Delcam plc has released the 2011 version of its PowerMILL CAM program for five-axis and high-speed machining. It emphasizes that this new issue makes it “easier than ever” to program safe toolpaths easier, thanks to new stock-model-engagement options that protect both the cutting tool and the machine from excessive loading.
| Delcam indicates that the 2011 version of its PowerMILL CAM program gives operators better control of cutter engagement. |
Other enhancements in the new PowerMILL include new editing capabilities that simplify machining of duplicate items; more versatile control of feed-rates for leads and links; and extra functionality for sketching.
The new release also represents the completion of PowerMILL’s move to new, clearer forms for the complete range of strategies.
Delcam customers on maintenance can access the 2011 PowerMILL update online.
This CAM update’s options for optimizing tool loading will help overcome a constant conflict for programmers, Delcam explains: how can they maximize productivity by setting feed-rates as fast as their machines will allow, and still ensure safe speeds that will not break the tool. The need to maintain safe machining is growing more critical as machine shops and other manufacturers adopt “lights out” (unmanned) operation to improve productivity.
A number of CAM programs incorporate strategies based on the extent of cutter engagement to give more consistent loading on the tool, and so allow higher feed-rates. However, as Delcam explains, these options are usually limited to the initial roughing operations or to only roughing and rest-roughing. The new stock engagement technology offered with PowerMILL 2011 can be employed with all of the system’s finishing and rest-finishing strategies, thereby ensuring that the safest-possible toolpaths are used at all times.
The key to this more comprehensive solution is the accuracy of the stock models produced within PowerMILL after each machining stage has been completed. These models give a precise representation of the material still remaining on the part. They are used to ensure that the cutter removes no more than it can safely cut. At the same time, the stock models ensure that toolpaths are not produced where there is no material remaining so the machine tool is never left cutting air.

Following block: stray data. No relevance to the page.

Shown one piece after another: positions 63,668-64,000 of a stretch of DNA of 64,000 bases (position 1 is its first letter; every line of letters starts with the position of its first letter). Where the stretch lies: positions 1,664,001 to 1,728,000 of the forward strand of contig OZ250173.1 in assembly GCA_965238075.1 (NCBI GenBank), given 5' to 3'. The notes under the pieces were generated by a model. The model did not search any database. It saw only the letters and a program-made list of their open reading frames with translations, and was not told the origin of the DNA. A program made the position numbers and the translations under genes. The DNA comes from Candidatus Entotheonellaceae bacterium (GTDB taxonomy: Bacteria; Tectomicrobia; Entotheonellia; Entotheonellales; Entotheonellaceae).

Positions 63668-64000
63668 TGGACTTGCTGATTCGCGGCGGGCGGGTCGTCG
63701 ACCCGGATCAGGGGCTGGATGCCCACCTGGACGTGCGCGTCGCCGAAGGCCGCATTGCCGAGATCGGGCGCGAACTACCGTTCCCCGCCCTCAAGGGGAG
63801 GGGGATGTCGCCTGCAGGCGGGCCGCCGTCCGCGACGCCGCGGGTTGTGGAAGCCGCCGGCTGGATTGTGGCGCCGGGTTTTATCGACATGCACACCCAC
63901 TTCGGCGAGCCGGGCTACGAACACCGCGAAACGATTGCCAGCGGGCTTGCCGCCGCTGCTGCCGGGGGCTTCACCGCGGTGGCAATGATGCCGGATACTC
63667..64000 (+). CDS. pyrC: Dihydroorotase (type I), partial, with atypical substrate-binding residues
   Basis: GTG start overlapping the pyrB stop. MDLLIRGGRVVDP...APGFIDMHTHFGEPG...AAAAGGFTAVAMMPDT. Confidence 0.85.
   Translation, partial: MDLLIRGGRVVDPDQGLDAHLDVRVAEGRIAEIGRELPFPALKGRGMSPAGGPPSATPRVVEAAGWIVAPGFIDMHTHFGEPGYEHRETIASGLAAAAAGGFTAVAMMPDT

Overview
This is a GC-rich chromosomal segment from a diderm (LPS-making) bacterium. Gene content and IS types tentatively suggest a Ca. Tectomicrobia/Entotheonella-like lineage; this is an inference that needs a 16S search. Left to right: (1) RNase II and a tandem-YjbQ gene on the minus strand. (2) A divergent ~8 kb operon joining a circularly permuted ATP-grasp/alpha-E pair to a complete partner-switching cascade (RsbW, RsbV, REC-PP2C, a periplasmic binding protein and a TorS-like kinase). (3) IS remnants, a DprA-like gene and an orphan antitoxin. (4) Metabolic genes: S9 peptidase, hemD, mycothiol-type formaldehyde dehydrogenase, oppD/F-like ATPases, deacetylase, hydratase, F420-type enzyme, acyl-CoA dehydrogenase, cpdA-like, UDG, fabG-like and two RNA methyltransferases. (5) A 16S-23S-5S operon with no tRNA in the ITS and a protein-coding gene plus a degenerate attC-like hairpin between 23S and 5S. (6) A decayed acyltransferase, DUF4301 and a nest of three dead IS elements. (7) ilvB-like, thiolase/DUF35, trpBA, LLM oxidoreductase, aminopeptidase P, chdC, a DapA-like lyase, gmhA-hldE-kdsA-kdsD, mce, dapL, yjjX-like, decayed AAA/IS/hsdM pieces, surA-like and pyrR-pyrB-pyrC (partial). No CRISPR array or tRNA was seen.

The new toolpath editing options in PowerMILL will make it easier for operators to produce multiple copies of an item, for example, when machining a series of cavities into a mold tool. It’s possible to specify an array of multiple copies in one operation, using approaches like number of rows and columns or a radial spacing around a central point. Once the copies have been produced, the complete series of toolpaths can be re-sequenced to minimize tool changes.
Enhancements to feed-rate optimization have been introduced to give better control of leads and links at the points of cutter engagement and exit. Typically, the feed rate as the cutter enters and exits the material needs to be slower than that set for the main length of the toolpath. Setting the entry speed too high may damage the cutter and the spindle, and may move smaller parts on their fixtures. Exit speeds are critical when machining brittle materials, e.g., graphite electrodes, because the cutter can chip the surface of the part if it is moving too quickly. PowerMILL 2011 users can avoid these problems by setting specific entry and exit feed-rates, either as percentages of the feed-rate for the main toolpath or as absolute values.
Sketching functions in PowerMILL 2011 have been enhanced with a number of new editing options, including the ability to offset or transform curves, and to flatten 3D curves into 2D curves, or to project 2D curves onto 3D surfaces.